Two reports this week are kindling local calls for police accountability in Chicago and Philadelphia. The Chicago report focuses on stop-and-frisk and finds that residents were “stopped more than four times as often as New Yorkers at the height of New York City’s [stop-and-frisk] practice” and that black Chicago communities bear the brunt of these encounters. Calling them overused and unlawful, the ACLU report finds that last summer more than 250,000 stops did not lead to arrest.

In Philadelphia meanwhile, a federal team out of the Department of Justice’s COPs office has just released an advisory report on the police department’s use of deadly force. Between 2007 and 2013, officers opened fire nearly 400 times, shooting 59 unarmed people. Because there is no reliable national data on police shootings, however, it’s difficult to say whether those numbers are high or low. The report does conclude that officers, particularly those assigned to patrol, are poorly trained. About 80 percent of those shot were black; their average age was 20. Among officers involved in shootings—the vast majority of whom are men—59 percent were white and 34 percent, African-American.

Recommendations accompany both research reports, which can be read here and here. Police departments in both cities are under heavy scrutiny. In Chicago, which is in the middle of a mayoral race, a senior police commander recently resigned following a Guardian investigation into allegations of detention and abuse at the Homan Square warehouse.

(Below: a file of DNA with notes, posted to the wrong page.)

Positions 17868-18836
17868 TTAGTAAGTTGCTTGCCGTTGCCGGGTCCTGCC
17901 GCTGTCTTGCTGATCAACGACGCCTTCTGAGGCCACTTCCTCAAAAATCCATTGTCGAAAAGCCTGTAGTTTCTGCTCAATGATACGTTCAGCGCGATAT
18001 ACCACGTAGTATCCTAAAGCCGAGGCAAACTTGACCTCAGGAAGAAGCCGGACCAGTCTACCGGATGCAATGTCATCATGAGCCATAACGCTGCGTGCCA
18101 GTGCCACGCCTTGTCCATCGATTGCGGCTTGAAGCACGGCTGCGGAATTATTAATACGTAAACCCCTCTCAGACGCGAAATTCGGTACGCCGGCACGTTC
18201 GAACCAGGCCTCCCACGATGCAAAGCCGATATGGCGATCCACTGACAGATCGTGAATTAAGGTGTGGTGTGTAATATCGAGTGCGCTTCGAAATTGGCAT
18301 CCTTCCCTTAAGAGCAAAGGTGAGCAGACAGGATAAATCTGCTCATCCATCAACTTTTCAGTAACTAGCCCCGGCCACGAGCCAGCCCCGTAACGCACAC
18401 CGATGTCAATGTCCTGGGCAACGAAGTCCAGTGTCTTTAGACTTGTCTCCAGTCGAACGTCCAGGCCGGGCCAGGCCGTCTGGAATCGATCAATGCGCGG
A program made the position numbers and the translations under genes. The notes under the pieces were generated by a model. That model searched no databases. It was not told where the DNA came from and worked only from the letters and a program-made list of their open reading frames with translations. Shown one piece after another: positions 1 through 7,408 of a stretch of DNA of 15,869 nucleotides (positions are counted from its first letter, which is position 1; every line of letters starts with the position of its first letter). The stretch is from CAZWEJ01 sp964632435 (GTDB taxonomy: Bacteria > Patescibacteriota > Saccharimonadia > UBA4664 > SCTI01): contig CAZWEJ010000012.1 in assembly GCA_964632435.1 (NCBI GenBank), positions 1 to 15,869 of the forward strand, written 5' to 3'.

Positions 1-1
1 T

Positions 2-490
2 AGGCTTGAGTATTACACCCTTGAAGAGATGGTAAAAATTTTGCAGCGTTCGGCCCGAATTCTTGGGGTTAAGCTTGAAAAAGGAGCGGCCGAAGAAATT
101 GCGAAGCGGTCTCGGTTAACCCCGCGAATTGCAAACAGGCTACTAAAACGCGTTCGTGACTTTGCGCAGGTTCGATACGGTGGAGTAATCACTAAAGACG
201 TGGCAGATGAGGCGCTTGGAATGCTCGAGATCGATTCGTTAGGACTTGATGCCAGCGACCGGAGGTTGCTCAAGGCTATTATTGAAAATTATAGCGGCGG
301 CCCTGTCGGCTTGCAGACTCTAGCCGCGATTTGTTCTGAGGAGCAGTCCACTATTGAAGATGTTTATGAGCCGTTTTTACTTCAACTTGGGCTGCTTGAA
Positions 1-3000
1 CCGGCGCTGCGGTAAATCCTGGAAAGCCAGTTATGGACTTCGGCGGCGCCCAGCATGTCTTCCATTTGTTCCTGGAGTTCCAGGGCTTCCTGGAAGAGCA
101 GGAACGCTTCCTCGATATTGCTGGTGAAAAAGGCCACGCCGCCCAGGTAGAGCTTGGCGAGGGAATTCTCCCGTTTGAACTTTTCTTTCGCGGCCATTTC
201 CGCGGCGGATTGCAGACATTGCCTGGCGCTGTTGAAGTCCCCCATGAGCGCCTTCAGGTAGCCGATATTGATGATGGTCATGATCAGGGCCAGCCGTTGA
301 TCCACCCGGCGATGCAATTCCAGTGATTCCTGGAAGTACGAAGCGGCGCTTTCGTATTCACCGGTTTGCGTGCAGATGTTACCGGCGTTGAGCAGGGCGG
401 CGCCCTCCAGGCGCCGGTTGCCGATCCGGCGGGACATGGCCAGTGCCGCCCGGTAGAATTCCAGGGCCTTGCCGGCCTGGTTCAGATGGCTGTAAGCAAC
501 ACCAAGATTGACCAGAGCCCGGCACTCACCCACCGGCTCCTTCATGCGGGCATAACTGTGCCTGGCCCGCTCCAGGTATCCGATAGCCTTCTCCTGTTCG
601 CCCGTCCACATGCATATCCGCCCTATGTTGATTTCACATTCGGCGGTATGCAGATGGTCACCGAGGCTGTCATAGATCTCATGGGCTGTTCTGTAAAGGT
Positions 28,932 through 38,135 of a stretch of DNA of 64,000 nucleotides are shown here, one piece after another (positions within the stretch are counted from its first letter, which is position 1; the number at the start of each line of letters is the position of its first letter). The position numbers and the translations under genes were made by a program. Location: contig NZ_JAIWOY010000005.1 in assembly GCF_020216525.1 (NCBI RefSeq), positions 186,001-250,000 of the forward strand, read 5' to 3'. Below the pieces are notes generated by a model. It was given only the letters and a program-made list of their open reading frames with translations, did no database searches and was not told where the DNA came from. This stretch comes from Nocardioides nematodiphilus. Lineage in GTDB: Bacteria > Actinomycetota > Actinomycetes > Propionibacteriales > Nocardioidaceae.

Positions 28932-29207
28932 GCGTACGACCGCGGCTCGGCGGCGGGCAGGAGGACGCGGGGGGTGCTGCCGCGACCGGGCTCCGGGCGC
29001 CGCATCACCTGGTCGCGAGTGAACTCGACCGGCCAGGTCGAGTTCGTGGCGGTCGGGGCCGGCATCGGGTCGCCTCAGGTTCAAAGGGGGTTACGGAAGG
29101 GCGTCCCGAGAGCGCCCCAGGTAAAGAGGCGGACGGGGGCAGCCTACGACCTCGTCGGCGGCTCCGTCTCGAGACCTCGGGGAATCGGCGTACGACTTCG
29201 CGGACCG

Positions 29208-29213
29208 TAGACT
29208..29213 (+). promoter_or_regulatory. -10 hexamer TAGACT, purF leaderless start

In Philadelphia, a police officer was recently cleared in the shooting death of Brandon Tate-Brown, 26, and separately, an officer was shot and killed earlier this month during a robbery at a video game store. Police commissioner Charles Ramsey, a member of President Obama’s Task Force on 21st Century Policing, reportedly requested the federal review of police shootings in his department.

Milwaukee Panel Upholds Firing of Officer in Dontre Hamilton Shooting

Milwaukee Panel Upholds Firing of Officer in Dontre Hamilton Shooting

The police officer who last April shot and killed an unarmed and mentally ill African-American man—an incident that sparked months of protests—escaped criminal charges, but he will not regain his job. Last night, a three-member panel upheld the October decision amidst police union pushback and denied officer Christopher Manney’s appeal after hearing five days of testimony. Manney is likely the first Milwaukee officer fired in 45 years as a result of a fatal on-duty shooting, the Journal-Sentinel has reported.

Reacting to Monday night’s decision by Milwaukee Fire and Commission members, Hamilton’s brother, Nate said:

Dontre has no voice no more, but today he spoke. Dontre spoke. He continues to speak through us, through the community, through change. The police officers, we’re not saying that all of them are bad, but you have to remove those that are. You have to hold those accountable that aren’t doing and following the procedures of the Milwaukee Police Department.

Milwaukee Police Chief Edward Flynn had fired Manney in October for not following department rules of engagement and creating, he said, “circumstances that place [officers] at a situation where they have no choice.” 

Hamilton, family members say, had been diagnosed with paranoid schizophrenia.

(h/t Milwaukee Journal-Sentinel)

German Plane Crash, Israel Spied on U.S., Facebook to Host News Site Content

German Plane Crash, Israel Spied on U.S., Facebook to Host News Site Content

Here’s what I’m reading up on this morning: 

Jay Smooth’s Taking Some ‘Racial Me Time’

Jay Smooth's Taking Some 'Racial Me Time'